Too harsh to poor Steph? Well you all saw that the bottom row, i.e. where Chris R.’d been seated, became a hand-clutch-fest once Stephanie and Chris R. were moved center stage, but it was telling to me that the top row — Sligh, Kiki, Phil and Sanjaya — were just as equally distant with each other. Make of that what you will, but 19-year-old Steph has already told that she was separated from all the 21-and-over finalists who would go out drinking and leave her and 17ers Jordin and Sanjaya behind. When Ryan declared Chris R. safe, Haley sent up a huge kick of celebration, and most everyone seemed far more relieved than bereaved. Not to imply that Steph was some outcast, but I my Sec. D-Row 8-Seat 6-armchair analysis is that she hadn’t quite bonded with everyone either. Such insight!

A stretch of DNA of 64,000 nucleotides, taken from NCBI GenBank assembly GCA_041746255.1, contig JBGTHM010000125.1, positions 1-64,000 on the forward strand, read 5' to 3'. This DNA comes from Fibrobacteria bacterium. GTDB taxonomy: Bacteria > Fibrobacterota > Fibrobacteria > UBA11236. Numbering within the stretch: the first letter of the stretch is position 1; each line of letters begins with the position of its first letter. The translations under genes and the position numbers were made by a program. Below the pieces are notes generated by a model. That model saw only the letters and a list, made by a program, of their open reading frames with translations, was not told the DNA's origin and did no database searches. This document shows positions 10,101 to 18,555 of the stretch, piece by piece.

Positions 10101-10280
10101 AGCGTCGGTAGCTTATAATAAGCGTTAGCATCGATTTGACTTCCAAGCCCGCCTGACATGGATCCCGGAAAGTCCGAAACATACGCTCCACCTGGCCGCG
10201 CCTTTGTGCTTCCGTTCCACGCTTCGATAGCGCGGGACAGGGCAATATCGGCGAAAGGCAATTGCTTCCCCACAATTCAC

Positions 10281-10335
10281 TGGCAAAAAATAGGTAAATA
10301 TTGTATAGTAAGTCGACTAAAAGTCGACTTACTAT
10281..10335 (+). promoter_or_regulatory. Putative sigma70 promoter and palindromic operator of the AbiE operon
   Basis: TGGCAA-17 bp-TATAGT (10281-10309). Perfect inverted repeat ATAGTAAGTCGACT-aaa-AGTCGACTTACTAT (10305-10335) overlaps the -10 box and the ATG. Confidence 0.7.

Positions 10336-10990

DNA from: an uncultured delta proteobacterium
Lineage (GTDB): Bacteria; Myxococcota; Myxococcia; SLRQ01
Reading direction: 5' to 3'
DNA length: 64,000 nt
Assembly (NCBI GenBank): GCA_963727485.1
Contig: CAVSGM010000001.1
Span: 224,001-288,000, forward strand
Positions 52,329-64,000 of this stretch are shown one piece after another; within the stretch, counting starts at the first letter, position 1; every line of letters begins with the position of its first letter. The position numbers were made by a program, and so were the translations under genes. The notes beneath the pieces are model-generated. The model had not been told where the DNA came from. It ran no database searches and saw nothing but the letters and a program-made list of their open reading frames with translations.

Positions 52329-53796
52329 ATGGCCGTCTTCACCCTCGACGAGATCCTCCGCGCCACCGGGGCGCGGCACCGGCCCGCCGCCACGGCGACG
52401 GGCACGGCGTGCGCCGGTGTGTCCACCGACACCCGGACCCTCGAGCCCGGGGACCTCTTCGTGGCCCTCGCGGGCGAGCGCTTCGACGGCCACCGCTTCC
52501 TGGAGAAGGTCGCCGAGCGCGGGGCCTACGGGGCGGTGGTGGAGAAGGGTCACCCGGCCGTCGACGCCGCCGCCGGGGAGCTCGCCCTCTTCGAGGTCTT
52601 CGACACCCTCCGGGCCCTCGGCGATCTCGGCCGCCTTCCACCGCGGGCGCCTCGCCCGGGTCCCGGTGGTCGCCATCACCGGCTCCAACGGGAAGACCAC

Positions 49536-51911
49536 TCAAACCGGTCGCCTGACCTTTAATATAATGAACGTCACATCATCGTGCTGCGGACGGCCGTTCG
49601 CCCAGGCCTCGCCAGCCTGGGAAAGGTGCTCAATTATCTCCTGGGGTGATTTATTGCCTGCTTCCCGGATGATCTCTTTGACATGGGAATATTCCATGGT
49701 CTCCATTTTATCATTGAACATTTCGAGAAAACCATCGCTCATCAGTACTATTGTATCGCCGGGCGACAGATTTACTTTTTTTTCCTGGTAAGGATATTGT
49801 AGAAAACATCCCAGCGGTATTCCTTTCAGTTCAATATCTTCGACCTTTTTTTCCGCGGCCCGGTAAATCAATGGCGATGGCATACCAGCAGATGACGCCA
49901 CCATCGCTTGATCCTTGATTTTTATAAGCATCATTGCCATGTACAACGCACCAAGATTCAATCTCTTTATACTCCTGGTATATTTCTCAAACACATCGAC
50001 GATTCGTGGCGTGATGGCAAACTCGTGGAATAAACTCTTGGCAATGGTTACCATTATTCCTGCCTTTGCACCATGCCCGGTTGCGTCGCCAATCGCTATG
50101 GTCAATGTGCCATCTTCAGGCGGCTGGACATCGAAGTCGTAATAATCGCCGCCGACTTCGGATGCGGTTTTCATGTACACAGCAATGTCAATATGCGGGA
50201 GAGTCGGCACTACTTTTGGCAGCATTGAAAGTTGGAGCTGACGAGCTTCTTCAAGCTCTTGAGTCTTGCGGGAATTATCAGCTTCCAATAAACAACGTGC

Stephanie’s Final Performance… which you did not see yet again (thanks, Brad Garrett), started a bit awkwardly, since the arrangement’s bombastic opening was very much at odds with, you know, the whole teary-eyed farewell. Steph was on key and strong for much of the song — continuing the Idol season 6 tradition of giving the performance Wednesday you should’ve given Tuesday — but once she hit the final round of “Believe Me,” she broke down and couldn’t finish, prompting the Top 10 to finally join her on stage for support and the obligatory group hug. Through all of it Sanjaya could not have looked more sullen.

I’m surprised Stephanie stayed tear-free as long as she did, actually, since once the cameras were off and the mic in Steph’s hand, Ryan plopped next to Randy to powwow with the judges, causing all four to bunch up together and completely ignore what was happening not 10 feet from them. Thank God for exec. producer Nigel Lythgoe — with a face that screamed “pissed off papa,” Nigel reprimanded them all right then and there, and Simon, yes Simon, snapped back into position for the rest of the song. Of course, since the cameras kept acting as if they were recording the proceedings, perhaps Nigel just wanted to be sure his judges didn’t come across as complete jerks should the footage ever see the light of day.